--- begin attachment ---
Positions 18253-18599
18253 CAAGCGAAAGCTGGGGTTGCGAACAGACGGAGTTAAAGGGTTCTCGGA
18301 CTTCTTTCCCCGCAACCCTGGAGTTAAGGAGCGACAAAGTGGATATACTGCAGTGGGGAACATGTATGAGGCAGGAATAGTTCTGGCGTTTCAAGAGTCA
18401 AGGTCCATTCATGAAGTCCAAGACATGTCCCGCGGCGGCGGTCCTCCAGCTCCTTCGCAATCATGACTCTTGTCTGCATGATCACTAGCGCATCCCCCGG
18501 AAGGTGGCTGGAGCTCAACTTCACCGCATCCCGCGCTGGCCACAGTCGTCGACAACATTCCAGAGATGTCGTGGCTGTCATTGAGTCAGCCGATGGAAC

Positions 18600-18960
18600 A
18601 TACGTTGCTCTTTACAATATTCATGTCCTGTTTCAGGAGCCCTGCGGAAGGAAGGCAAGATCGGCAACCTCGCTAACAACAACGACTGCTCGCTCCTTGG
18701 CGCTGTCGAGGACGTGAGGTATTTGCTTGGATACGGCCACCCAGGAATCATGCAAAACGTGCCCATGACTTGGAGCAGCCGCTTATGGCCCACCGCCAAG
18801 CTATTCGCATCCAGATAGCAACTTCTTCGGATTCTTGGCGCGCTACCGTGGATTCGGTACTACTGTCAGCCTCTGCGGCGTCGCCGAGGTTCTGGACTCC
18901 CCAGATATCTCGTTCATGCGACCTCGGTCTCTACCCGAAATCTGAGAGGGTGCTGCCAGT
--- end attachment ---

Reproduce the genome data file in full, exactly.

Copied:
Positions 18253-18599
18253 CAAGCGAAAGCTGGGGTTGCGAACAGACGGAGTTAAAGGGTTCTCGGA
18301 CTTCTTTCCCCGCAACCCTGGAGTTAAGGAGCGACAAAGTGGATATACTGCAGTGGGGAACATGTATGAGGCAGGAATAGTTCTGGCGTTTCAAGAGTCA
18401 AGGTCCATTCATGAAGTCCAAGACATGTCCCGCGGCGGCGGTCCTCCAGCTCCTTCGCAATCATGACTCTTGTCTGCATGATCACTAGCGCATCCCCCGG
18501 AAGGTGGCTGGAGCTCAACTTCACCGCATCCCGCGCTGGCCACAGTCGTCGACAACATTCCAGAGATGTCGTGGCTGTCATTGAGTCAGCCGATGGAAC

Positions 18600-18960
18600 A
18601 TACGTTGCTCTTTACAATATTCATGTCCTGTTTCAGGAGCCCTGCGGAAGGAAGGCAAGATCGGCAACCTCGCTAACAACAACGACTGCTCGCTCCTTGG
18701 CGCTGTCGAGGACGTGAGGTATTTGCTTGGATACGGCCACCCAGGAATCATGCAAAACGTGCCCATGACTTGGAGCAGCCGCTTATGGCCCACCGCCAAG
18801 CTATTCGCATCCAGATAGCAACTTCTTCGGATTCTTGGCGCGCTACCGTGGATTCGGTACTACTGTCAGCCTCTGCGGCGTCGCCGAGGTTCTGGACTCC
18901 CCAGATATCTCGTTCATGCGACCTCGGTCTCTACCCGAAATCTGAGAGGGTGCTGCCAGT